Why ISaveable interface isn't generic?

Hi guys,
I’m just wondering why ISaveable interface uses object instead of generic types? I didn’t check details of saving system implementation so maybe there is some specific reason why we are working on objects instead of generic types but IMHO using public class ISaveable where both methods will use same type would be much easier and there will be no need to casting in RestoreState method. I will be glad if you tell me the reason why you decided to do this in that way.


With Generic classes (and interfaces), a new class is created for each instance where we use the class… These classes are not interchangeable.
You can see this in action with the following piece of code, implementing variations on the Generic class List:

List<string> stringList=new List<string>();
List<int> intList = new List<int>();
//this will not compile 
stringList = intList;

In this case, A List is a completely different class than a List.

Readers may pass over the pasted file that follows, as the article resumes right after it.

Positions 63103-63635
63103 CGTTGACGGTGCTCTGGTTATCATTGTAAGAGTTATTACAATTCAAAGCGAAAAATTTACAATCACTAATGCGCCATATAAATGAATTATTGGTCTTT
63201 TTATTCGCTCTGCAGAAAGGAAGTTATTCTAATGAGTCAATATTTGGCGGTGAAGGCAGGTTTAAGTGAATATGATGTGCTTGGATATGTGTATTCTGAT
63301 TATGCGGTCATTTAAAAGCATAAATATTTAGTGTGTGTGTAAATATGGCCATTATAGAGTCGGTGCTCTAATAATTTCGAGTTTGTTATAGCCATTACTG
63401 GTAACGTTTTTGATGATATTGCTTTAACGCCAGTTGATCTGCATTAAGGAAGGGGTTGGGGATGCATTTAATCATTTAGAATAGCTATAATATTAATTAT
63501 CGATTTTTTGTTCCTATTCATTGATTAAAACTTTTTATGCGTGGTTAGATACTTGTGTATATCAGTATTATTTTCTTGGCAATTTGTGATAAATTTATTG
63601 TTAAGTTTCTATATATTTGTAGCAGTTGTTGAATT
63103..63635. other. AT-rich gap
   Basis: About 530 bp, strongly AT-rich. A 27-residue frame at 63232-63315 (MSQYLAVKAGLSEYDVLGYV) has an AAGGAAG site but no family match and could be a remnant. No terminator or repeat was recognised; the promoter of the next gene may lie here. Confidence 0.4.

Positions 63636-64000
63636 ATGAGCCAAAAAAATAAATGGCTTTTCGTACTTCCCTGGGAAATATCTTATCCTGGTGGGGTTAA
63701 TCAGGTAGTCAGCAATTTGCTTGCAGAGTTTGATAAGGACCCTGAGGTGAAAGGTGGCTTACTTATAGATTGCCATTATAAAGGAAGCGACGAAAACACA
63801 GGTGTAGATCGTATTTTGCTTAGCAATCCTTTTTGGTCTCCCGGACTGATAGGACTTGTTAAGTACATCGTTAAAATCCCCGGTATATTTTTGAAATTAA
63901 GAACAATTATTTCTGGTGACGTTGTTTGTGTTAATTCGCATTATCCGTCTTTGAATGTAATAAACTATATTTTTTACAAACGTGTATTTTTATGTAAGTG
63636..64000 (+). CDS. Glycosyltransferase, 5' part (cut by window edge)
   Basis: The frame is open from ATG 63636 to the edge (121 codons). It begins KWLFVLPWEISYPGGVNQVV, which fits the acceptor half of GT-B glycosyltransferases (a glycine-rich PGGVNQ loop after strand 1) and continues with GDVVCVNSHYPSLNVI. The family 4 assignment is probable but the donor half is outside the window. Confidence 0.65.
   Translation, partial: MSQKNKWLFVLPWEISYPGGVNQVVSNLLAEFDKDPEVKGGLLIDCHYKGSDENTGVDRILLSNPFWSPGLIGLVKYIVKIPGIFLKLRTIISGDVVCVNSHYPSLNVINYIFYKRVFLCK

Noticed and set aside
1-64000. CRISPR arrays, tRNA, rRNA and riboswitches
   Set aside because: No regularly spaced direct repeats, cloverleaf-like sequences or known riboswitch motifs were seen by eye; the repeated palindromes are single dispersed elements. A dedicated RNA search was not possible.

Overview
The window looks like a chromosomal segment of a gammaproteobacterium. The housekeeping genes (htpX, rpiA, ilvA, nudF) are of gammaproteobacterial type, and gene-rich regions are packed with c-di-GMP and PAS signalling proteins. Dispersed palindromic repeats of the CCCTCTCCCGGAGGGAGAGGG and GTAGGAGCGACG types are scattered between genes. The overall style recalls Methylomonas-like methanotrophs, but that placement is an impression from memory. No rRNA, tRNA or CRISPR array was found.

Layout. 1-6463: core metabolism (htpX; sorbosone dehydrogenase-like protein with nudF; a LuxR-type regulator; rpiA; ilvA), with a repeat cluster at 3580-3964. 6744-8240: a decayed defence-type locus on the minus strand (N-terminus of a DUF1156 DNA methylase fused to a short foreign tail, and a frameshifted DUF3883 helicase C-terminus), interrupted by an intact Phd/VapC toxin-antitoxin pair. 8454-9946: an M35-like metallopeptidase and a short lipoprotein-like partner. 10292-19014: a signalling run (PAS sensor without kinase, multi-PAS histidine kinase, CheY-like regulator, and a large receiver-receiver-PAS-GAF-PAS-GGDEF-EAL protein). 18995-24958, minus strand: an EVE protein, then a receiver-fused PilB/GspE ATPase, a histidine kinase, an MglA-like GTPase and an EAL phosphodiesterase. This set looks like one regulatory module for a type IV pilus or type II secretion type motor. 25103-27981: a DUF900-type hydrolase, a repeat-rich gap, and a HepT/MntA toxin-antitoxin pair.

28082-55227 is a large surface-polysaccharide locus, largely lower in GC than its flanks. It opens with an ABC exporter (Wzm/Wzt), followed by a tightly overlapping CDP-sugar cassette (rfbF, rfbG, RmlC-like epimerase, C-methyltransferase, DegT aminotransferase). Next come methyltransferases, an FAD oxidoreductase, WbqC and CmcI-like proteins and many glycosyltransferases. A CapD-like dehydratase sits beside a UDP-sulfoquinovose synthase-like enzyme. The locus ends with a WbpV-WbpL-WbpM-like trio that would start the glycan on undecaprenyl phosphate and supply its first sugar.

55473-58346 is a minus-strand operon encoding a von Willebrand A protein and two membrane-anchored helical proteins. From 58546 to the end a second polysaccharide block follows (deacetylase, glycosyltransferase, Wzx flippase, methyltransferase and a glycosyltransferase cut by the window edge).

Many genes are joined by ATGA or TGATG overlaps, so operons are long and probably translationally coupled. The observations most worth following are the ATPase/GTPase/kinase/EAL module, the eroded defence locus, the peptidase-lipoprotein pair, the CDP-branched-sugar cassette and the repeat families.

It can be further demonstrated with a Generic static…

public class ValueTest
public static int MyValue;

void Start()
    ValueTest<int>.MyValue = 1;
    Debug.Log($"{ValueText<int>.MyValue} = {ValueTest<string.MyValue}");

Your console will print 1 = 2 as these values are actually distinct to each created class.

The same will apply to ISaveable…
If you made this interface generic:

public interface ISaveable<T>
      T CaptureState();
      void RestoreState(T state);

Then suppose Health returned a float, and Inventory returned a list of InventoryItems…

public class Health: Monobehavior, ISaveable
public class Inventory: MonoBehavior, ISaveable<List>

Our master CaptureState and RestoreState objects would have to explicitly look for each ISaveable by type AFTER casting the value retrieved to that type (which it will have no way of knowing).

I actually tried to make a generics based saving system and hit a brick wall.

1 Like

Thanks, Brian it totally make sense for me.

This topic was automatically closed 24 hours after the last reply. New replies are no longer allowed.

Privacy & Terms